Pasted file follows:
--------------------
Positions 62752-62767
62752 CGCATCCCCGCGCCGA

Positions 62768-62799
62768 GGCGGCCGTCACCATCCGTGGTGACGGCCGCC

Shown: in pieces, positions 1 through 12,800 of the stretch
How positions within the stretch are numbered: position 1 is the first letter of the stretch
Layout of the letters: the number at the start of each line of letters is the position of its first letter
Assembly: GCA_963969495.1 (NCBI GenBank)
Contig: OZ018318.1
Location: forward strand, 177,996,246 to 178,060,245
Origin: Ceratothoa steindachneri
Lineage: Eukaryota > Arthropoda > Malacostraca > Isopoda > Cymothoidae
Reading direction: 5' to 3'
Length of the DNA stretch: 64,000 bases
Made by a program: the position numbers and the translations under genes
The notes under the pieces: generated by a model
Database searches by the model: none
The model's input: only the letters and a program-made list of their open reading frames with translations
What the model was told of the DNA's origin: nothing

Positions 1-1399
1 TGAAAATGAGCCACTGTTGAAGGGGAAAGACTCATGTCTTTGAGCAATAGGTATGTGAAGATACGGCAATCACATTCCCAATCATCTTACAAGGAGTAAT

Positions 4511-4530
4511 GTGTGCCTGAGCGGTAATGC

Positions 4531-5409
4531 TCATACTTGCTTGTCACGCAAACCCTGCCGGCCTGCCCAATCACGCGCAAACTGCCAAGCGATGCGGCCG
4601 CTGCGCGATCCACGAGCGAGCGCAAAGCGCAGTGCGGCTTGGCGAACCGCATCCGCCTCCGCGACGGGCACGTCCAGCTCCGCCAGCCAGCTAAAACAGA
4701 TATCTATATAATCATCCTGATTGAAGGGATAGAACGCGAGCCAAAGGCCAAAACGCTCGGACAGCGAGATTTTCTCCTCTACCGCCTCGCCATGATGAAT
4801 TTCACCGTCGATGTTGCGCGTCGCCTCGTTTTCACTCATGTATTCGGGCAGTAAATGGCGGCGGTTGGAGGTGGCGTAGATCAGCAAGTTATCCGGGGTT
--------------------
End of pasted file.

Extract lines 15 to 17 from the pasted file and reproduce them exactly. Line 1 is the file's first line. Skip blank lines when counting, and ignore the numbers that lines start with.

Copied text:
Made by a program: the position numbers and the translations under genes
The notes under the pieces: generated by a model
Database searches by the model: none